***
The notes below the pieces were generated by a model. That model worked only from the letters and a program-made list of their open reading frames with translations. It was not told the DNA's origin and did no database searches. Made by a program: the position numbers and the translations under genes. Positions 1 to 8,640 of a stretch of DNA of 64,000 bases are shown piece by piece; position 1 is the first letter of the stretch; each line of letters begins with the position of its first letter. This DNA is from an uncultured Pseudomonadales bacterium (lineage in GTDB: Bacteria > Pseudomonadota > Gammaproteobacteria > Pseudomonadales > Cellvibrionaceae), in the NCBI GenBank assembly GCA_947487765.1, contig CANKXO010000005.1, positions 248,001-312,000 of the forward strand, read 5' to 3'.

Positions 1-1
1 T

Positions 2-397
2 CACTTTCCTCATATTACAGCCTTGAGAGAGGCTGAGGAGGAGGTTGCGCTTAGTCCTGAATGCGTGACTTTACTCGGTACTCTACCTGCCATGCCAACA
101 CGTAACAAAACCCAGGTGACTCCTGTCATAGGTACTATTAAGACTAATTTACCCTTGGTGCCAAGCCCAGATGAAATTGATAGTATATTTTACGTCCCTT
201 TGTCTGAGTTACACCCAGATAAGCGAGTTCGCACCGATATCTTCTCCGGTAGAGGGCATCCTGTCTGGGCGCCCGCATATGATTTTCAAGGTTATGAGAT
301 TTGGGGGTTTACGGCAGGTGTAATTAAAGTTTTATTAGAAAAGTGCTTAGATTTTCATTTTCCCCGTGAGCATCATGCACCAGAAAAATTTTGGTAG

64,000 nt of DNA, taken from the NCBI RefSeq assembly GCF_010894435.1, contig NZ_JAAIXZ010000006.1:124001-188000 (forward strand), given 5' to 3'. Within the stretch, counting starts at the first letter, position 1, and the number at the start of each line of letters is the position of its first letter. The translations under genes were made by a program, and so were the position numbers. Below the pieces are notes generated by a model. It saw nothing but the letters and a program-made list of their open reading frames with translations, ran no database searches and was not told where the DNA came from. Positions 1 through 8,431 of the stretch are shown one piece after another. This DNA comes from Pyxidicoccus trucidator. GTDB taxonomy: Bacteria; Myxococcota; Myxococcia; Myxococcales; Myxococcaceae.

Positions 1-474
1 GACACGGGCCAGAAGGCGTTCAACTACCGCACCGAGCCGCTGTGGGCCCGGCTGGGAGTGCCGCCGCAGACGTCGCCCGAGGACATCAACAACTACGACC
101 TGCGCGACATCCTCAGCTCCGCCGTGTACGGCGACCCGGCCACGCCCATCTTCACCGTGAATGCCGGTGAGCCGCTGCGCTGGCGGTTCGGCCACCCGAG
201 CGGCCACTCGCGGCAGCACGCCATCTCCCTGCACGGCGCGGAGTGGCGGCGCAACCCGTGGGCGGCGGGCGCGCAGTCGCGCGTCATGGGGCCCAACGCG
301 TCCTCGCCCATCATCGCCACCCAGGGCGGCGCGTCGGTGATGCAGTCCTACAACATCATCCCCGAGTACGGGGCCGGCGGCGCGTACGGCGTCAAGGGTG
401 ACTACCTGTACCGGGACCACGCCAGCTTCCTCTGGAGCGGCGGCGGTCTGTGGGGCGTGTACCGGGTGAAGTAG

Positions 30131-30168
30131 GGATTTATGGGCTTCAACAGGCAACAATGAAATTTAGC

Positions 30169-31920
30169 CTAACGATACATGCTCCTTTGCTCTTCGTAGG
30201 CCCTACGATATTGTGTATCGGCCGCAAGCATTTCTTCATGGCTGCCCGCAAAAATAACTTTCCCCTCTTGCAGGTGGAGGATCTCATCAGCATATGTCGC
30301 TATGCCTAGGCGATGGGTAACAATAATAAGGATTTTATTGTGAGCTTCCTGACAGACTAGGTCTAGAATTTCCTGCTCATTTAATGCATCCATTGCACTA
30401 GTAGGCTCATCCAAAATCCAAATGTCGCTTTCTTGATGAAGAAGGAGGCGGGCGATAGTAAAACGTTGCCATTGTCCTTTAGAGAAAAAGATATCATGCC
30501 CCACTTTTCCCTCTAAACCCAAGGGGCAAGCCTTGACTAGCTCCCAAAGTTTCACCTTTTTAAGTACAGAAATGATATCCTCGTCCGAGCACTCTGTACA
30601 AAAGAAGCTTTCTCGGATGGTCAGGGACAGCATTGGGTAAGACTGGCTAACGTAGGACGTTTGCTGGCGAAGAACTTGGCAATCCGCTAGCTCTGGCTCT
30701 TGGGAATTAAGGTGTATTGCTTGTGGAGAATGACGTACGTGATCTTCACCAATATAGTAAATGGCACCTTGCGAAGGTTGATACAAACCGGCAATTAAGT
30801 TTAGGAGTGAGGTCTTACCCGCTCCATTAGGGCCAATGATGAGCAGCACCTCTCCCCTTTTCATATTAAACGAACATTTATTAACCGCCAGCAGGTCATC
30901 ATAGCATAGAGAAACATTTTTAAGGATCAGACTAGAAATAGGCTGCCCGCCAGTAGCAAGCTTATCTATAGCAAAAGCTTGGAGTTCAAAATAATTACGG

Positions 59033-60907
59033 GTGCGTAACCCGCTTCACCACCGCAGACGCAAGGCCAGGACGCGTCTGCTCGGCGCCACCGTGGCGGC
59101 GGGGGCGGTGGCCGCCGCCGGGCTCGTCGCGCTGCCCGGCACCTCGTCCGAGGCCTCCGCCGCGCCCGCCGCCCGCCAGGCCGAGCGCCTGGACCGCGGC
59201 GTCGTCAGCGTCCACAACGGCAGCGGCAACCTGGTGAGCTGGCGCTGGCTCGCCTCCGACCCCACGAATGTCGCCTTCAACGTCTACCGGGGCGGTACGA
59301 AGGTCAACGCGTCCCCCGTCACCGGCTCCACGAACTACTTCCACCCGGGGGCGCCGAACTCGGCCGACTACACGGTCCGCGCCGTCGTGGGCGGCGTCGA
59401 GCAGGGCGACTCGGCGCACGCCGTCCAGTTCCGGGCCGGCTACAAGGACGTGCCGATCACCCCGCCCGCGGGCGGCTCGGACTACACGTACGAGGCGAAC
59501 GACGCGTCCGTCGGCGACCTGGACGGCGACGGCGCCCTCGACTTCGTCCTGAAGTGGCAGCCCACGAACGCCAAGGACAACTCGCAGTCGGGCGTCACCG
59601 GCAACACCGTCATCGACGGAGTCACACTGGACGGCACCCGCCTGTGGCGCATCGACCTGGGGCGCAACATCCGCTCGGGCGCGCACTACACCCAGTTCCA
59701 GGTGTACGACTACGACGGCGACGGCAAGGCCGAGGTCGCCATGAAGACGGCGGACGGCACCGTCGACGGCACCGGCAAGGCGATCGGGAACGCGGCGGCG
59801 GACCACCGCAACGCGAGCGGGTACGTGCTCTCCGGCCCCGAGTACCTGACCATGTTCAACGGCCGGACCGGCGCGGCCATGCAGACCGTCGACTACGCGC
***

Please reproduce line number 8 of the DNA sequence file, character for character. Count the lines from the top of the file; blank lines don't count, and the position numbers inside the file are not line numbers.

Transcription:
301 TTGGGGGTTTACGGCAGGTGTAATTAAAGTTTTATTAGAAAAGTGCTTAGATTTTCATTTTCCCCGTGAGCATCATGCACCAGAAAAATTTTGGTAG